A lot of students (and others) ask questions on this site regarding the meaning of many networking terms. Some ask for simple definitions, while others want to know if a term applies in a particular instance.
Some examples of these types of questions are:

  • What are the differences between network slicing and VLANs?
  • What's the meaning of “3D Universal Edge Routers”?
  • What is Outside NAT?
  • What is a standard term that includes patch panels but is broader?
  • What is a Logically Centralized Controller in SDN?
  • How does NAT Stitching work?
  • Are “ad-hoc” networks always wireless?

The underlying question is usually, “What is the ‘official’ definition of the term, so I can know what it really means, especially in this particular instance?

  • 2
    Most of the time there is no "official" definition (IEEE? IETF?). For the (more or less) universally accepted just search on NESE: ;-)
    – Zac67
    Dec 14 '18 at 22:09
  • @ylearn My only complaint about moving this question here is that the users who would be most helped by it will never see it.
    – Ron Trunk
    Dec 15 '18 at 15:58
  • @RonTrunk, which is no different than the question checklist and a number of other posts on meta. Comments can link to it where appropriate. While I don't entirely disagree with your comment, it is the way that the SE communities are structured.
    – YLearn
    Dec 15 '18 at 17:40
  • A great many of these read like homework questions...
    – rnxrx
    Dec 31 '18 at 3:11

Networking (and IT in general) is a rapidly developing technology, with new devices, concepts and features being developed practically every day. It’s easy to get confused by various terms, especially if you are new to the field or even new to a specific technology. When a new feature or technology is developed, the people who developed it naturally want to name it.

  • They might pick a name that was used in some other, physical context, like: Firewall, Secret Key, Handshake
  • They might pick a name that distinguishes itself from an existing technology, like: Virtual LAN (VLAN), Layer 3 Switch
  • They might pick a term that conveys some concept of the technology, like: Cloud Computing or Borderless Networking
  • And finally, they might pick a term to be clever or as sort of a joke: Bogon, Big-Endian/Little Endian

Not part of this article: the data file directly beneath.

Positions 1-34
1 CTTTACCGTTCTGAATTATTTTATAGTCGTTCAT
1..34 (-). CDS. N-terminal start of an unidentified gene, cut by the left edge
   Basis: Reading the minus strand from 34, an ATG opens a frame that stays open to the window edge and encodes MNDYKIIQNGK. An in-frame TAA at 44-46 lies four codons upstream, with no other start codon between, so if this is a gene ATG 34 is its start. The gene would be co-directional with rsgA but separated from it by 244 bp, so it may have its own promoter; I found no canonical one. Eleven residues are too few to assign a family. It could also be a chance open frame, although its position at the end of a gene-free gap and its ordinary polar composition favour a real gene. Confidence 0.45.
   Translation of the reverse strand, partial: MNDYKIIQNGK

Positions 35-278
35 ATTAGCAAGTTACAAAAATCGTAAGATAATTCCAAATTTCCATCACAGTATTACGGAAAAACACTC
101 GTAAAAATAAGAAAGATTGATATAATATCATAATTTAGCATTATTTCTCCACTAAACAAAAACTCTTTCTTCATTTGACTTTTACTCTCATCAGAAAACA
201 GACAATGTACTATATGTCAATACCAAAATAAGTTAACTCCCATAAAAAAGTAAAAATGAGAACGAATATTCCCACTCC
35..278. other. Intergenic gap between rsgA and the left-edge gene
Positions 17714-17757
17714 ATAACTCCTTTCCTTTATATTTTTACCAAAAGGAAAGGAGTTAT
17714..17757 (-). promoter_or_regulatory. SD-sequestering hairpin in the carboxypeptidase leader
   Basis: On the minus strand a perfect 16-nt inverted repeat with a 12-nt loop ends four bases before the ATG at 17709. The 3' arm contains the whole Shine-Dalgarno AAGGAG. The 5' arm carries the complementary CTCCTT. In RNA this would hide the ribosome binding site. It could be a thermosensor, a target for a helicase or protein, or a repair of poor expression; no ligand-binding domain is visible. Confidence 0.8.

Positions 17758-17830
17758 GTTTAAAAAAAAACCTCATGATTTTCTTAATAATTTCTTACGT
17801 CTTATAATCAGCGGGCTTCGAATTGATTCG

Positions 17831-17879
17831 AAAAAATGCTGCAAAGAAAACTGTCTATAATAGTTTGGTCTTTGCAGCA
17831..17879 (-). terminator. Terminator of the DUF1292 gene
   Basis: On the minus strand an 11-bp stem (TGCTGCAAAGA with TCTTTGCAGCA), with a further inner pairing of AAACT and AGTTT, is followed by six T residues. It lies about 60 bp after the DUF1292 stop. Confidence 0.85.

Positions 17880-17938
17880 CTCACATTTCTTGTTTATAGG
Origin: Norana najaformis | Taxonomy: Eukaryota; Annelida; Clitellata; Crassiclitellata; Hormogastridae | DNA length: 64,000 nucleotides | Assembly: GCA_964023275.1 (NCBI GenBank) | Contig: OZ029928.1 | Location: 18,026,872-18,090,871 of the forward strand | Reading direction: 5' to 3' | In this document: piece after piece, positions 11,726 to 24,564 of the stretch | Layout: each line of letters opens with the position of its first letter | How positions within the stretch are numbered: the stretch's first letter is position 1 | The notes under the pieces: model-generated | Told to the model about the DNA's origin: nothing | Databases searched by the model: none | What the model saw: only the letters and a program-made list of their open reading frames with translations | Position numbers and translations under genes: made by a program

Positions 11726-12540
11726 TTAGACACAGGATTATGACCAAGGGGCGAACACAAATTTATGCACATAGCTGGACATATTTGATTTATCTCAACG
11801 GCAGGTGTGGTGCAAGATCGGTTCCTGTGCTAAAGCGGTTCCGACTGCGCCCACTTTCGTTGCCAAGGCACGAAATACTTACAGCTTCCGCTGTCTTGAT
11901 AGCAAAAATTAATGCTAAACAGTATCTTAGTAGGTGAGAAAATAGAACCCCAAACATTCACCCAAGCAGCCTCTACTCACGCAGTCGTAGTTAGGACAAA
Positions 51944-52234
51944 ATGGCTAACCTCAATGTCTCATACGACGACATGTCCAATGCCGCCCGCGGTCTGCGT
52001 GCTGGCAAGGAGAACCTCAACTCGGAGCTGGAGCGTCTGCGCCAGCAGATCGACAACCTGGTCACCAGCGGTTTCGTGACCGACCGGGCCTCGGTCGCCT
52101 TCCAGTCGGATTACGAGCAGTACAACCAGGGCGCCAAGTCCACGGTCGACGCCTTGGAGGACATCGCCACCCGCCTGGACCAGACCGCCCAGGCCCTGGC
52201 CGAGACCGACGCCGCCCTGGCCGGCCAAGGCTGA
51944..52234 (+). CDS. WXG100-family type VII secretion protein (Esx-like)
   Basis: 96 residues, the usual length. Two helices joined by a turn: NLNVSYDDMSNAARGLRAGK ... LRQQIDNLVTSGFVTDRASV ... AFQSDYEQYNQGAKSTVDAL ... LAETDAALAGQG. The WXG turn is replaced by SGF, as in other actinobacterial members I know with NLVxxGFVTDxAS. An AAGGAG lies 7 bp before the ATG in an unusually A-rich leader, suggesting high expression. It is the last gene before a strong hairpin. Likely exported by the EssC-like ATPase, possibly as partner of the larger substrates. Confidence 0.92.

A few terms get defined in generally accepted standards documents, such as Internet Engineering Task Force’s (IETF) Request For Comments (RFC), or the Institute for Electronic and Electrical Engineering (IEEE). But many are invented by companies in order to better sell their products. They become “marketing terms,” whose definition can mean different things at different times. If the company is big enough, the term becomes accepted (I won't mention any particular one, but it rhymes with Cisco). Other companies, eager to capitalize on a new market, will use the same term in order to sell their products (e.g. “cloud-enabled”) even if they mean something different.

Eventually, there is general agreement on what terms mean. But when new terms are created, they can mean whatever the user wants it to mean. The term “cloud computing” is a good example. Everyone uses it, but there is no precise definition for it. The U.S. government tried to define it for their purposes, but also admitted “cloud computing can and does mean different things to different people.” But with new terms being coined all the time, there are a lot of terms whose definition will remain “squishy” for some time. There is no definition police who make sure terms are used in the right way.

The bottom line is that many common terms we use in networking don’t have a precise meaning. When asking a question, it’s helpful to mention the context, that is, where the term was used so we can provide you with a helpful answer.

  • 1
    "Cloud computing" is a very good example for the impossibility for a hard definition: it's a perspective term where the user doesn't know (and doesn't need to) what exactly is going on "out there". The service is generally "elsewhere". How does anyone think you could define that technically?
    – Zac67
    Dec 15 '18 at 9:28
  • @Zac67: To my mind, "cloud computing" just means "somebody else's computers." Or, if you work for Amazon, Google, or Microsoft, it means "our computers, but running somebody else's software." But maybe I'm oversimplifying a bit.
    – Kevin
    Dec 22 '18 at 6:43
  • @kevin Not quite - a rented server or a shared web server aren't usually considered cloud computing.
    – Zac67
    Dec 22 '18 at 8:23

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